Dog owners should start training a puppy starting at seven weeks of age. In the past, many professional dog trainers and veterinarians suggested owners wait to train young puppies until they had received all their vaccinations. However, this meant that many new puppies began obedience training after a critical socialization period in their lives, which typically began when they were three weeks old and ended at four months of age Aggressive dogs.
Most behavioral problems – including fear, aggression and avoidance – take hold by eight weeks of age, making the training process challenging for new dog owners. For this reason, many trainers, veterinarians, and animal behaviorists encourage pet parents to begin socializing their puppy at seven or eight weeks of age, as long as the dog has no health problems. Training in basic commands and leash manners can also begin at this early stage of the puppy’s life; More complex challenges, such as crate training and toilet training, can continue between ten and sixteen weeks of age.
Dog owners can follow a training program with their new puppy. Here are suggestions on where to start when training a puppy:
- Socialization: The basis of dog training is socialization, which consists of presenting your puppy with new stimuli. Socialization begins in the early stages of puppyhood – between three and twenty weeks of age – to acclimatize him to his new home and environment. Introduce puppies to family members and other dogs, expose them to loud noises, and discourage bad habits such as biting or chewing.
- Basic Commands: Teach your puppy the basic obedience commands – sit, stay and come – at seven or eight weeks of age. Give him the verbal cue for each command and use a treat or kibble to guide him to his position. Once he’s done the command, reward him with the treat and plenty of positive reinforcement, or let him know he’s earned a treat with a clicker before giving him the reward.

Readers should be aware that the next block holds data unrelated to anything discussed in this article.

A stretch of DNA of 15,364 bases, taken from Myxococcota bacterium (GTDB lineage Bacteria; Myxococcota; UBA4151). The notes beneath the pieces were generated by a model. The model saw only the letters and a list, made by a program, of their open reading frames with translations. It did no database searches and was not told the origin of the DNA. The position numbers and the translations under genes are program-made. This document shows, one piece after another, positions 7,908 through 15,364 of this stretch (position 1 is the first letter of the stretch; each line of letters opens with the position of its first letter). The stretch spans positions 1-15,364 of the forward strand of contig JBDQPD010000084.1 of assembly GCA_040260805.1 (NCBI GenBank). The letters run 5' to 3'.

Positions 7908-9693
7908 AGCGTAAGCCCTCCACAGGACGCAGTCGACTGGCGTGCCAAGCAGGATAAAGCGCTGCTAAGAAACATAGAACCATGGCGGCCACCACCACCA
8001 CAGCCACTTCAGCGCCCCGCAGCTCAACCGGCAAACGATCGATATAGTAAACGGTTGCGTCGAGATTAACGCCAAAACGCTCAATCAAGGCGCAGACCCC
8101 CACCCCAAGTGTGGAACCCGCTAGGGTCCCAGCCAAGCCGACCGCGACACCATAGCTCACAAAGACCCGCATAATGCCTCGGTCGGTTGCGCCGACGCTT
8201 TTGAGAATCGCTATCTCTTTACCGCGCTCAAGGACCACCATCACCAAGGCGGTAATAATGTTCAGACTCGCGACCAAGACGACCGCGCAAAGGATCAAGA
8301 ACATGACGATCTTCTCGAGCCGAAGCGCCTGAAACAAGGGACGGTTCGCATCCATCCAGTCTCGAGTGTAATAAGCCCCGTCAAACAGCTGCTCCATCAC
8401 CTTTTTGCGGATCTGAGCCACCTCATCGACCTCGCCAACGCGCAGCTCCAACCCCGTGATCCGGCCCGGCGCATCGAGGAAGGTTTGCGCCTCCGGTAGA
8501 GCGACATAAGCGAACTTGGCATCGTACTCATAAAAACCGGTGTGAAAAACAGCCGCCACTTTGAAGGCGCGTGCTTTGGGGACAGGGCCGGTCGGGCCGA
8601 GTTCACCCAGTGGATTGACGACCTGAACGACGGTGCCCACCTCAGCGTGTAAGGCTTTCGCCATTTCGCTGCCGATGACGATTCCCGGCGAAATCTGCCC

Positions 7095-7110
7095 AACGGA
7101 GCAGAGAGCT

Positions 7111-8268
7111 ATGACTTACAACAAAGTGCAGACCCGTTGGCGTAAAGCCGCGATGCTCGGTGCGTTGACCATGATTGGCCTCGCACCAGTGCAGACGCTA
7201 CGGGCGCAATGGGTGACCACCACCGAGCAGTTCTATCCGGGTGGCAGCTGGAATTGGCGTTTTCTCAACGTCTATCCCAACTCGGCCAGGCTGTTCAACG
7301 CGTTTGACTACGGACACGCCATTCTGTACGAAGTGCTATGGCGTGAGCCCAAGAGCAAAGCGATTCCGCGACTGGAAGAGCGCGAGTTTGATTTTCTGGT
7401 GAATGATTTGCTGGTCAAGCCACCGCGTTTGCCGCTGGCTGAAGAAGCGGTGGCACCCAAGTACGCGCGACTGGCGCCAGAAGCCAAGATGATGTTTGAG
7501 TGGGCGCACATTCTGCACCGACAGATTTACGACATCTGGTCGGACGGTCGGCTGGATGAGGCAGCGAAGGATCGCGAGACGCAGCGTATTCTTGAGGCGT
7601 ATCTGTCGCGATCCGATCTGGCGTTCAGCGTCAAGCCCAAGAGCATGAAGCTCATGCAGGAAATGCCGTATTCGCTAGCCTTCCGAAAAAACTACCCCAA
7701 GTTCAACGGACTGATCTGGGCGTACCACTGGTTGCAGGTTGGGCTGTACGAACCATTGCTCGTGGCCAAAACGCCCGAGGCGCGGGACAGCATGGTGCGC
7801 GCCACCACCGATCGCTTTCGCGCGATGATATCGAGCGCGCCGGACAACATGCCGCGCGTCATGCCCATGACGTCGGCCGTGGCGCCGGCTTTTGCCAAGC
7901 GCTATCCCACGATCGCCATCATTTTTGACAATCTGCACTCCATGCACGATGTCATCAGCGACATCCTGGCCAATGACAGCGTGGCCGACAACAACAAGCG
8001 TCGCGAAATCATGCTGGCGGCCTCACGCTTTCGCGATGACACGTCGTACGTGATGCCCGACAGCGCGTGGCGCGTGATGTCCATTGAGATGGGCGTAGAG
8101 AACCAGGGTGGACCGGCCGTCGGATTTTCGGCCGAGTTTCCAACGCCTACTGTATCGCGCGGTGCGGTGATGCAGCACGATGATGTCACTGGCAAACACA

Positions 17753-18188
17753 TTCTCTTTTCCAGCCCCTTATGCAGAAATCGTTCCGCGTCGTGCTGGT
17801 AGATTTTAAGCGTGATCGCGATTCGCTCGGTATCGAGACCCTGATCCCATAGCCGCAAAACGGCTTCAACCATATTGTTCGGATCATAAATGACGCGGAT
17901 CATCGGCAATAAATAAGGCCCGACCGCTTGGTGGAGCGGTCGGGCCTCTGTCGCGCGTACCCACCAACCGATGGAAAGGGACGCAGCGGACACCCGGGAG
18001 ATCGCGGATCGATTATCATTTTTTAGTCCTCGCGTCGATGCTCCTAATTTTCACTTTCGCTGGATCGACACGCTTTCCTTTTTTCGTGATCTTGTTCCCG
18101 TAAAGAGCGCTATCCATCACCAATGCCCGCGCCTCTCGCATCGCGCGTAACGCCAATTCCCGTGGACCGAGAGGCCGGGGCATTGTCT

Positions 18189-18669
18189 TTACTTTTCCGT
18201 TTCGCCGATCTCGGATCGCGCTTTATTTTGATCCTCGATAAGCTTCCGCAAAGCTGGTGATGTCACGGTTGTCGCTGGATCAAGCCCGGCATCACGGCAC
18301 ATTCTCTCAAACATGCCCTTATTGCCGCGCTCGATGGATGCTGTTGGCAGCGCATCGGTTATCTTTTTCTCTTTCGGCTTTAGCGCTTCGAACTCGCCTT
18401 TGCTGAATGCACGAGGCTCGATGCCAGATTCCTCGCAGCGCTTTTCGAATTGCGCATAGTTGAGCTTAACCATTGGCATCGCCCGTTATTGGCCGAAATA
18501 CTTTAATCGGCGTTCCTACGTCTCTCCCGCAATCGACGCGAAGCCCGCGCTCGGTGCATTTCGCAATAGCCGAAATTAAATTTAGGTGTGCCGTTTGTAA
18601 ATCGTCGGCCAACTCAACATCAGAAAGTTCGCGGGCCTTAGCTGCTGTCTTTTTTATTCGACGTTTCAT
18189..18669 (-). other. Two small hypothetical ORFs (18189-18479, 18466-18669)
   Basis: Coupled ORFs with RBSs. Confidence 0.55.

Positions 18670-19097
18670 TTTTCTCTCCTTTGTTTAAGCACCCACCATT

- Leash Training: Seven to eight weeks is also the right age to start leash training a puppy. Begin leash training indoors until the puppies have received all of their vaccinations. Start by attaching a leash to your dog’s collar and letting him wear it for short periods of time, while offering treats to encourage him to come to you. Once the puppy is on command, allow him to walk inside without the leash, and then move the training sessions outside when he is fully vaccinated.
- Crate Training: Puppies are ready to learn crate training between eight and ten weeks of age. Start by putting the puppy in the crate for ten minutes each day, and reward him with treats and positive reinforcement when he remains calm in the crate. Gradually increase the time spent in the crate: An eight- to ten-week-old puppy can spend thirty to sixty minutes a day in the crate, while adult dogs have enough toilet training to stay in the crate for up to five hours.
- Potty training: Start training your puppy when he is between twelve and sixteen weeks old. The key to puppy training is a consistent schedule. Start by establishing a “potty” – a place where the puppy pees and poops outside – and take him there at regular intervals throughout the day. Puppies need to go to the bathroom when they wake up in the morning, after meals, water and naps, after leaving the crate, and before going to bed at night.
- Walks: Start walking with your puppy when he is between sixteen and eighteen weeks old and acclimatized to wearing a collar. Have your puppy sit before you start walking for the first time, and then cue him to move with a clicker or a verbal command. Initial walks should be short, and over time increase the distance before extending the walks or going to places like a dog park.